This Day in the Civil War

Saturday July 13 1861

Gen. Robert Selden Garnett has never been as famous as his cousin (and West Point classmate, class of ‘41) Richard Brooke Garnett. He had been an instructor at West Point, and at the time of the outbreak of the War he could easily have remained in Europe. Instead he returned, resigned his commission in the U.S. Army, and signed up with the South. Field command, unfortunately, did not seem to be his forte. Pushed back relentlessly from Rich Mountain two days ago, he led his men into the valley of the Cheat River. Today, at Corrick’s Ford on that river, he was defeated again. Riding out to tell his skirmishers to withdraw, he was killed. Garnett thus became the first general on either side to die in the Civil War.

Sunday July 13 1862

John Hunt Morgan was his name, and operating behind Union lines was his game. While the “front lines” were never as clearly defined in the Western Theater of the War as they were in the East, Morgan almost always was to be found behind whatever lines there were in Kentucky. Yesterday he had “captured” Lebanon, Ky., a town of little military significance. Today however the rationale became clear: cities all along the Ohio River were in a state of near-panic lest they be the next targets on Morgan’s list. Evansville, Louisville, even Cleveland were in an uproar. The civil authorities sent requests to the commanders of their military districts, asking for protection.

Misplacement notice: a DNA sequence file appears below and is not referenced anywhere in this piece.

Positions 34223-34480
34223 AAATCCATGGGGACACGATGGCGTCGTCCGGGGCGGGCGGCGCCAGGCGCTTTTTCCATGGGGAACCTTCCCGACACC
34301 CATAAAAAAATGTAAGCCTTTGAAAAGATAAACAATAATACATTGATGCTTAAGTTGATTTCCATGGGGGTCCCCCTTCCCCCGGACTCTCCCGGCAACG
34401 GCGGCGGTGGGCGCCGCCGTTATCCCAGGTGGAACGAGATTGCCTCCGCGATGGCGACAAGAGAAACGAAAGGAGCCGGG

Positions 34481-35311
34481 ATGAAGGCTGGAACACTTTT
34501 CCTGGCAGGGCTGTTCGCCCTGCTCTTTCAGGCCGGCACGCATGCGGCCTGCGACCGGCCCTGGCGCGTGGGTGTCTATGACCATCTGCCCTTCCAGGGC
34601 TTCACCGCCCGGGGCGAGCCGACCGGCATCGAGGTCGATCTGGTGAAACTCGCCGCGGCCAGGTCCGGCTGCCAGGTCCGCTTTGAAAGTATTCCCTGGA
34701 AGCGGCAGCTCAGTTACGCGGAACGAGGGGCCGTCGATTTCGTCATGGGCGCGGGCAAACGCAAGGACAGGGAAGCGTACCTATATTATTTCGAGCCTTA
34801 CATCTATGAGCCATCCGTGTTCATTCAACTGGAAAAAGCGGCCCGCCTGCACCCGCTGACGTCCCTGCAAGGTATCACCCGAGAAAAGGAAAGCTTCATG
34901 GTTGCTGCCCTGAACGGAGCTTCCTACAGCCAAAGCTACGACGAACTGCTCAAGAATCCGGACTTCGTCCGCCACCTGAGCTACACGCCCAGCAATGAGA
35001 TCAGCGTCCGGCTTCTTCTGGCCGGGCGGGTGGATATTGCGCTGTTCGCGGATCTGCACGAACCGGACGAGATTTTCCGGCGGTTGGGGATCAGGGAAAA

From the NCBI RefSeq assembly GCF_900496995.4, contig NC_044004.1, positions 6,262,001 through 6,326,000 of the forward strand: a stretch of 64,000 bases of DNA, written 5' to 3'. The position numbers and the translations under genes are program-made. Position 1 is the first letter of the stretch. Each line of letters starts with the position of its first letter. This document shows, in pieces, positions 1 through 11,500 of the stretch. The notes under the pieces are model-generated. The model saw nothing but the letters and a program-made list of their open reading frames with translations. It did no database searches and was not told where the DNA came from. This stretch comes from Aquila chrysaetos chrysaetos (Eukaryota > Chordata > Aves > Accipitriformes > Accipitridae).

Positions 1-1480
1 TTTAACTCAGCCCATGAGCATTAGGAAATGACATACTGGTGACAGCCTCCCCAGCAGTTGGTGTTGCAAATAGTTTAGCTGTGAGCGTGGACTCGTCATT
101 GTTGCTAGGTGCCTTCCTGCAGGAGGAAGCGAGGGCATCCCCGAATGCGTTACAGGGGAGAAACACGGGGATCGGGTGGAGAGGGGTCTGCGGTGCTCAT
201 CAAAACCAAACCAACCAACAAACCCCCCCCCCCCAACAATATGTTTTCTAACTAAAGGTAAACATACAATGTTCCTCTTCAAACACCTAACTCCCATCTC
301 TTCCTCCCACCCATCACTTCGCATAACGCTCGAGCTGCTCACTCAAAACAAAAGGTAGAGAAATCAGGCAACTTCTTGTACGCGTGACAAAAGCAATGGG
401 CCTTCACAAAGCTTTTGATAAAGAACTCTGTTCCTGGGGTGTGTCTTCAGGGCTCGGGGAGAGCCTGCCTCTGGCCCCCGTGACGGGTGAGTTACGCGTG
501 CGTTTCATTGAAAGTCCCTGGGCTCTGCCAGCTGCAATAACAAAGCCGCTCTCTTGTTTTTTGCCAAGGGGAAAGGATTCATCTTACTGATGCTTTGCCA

Monday July 13 1863

On the military front things were grim for the Union today: the Army of Northern Virginia made good its escape over the Potomac River from the desultory pursuit by Gen. George Meade. On the civilian front they were downright disastrous: the New York Draft Riots broke out. There had been grumbling about the draft since the law was passed. The rules allowing the wealthy to buy “substitutes” and exemptions led to slogans like “a rich man’s war is a poor man’s fight”. Lots were drawn Saturday and published in the newspapers on Sunday. This day, a mob of mostly immigrant workingmen formed. Talk turned to speeches, and these progressed to an attack on the draft office. This spread to looting of businesses and then wholesale chaos. Police and what few army men were on hand were overwhelmed and soon gave up trying to control the mobs. Additional troops were ordered to rush to New York to restore order. They came from Gettysburg.

Wednesday July 13 1864

Nathan Bedford Forrest’s cavalrymen rode into Tupelo, Mississippi today, with U.S. Gen. Andrew Jackson Smith not far behind at all. The future home of Elvis Presley was not a major Civil War battlefield however, as the action shifted to Camargo Cross Roads nearby. Smith had some 14,000 troops behind the cavalry, and he placed them in a strong position on a low ridge near the crossroads. Forrest, however, had speed, ingenuity, and an absolute genius for improvisation, so any tendency to overconfidence on the part of Union commanders had long since evaporated.

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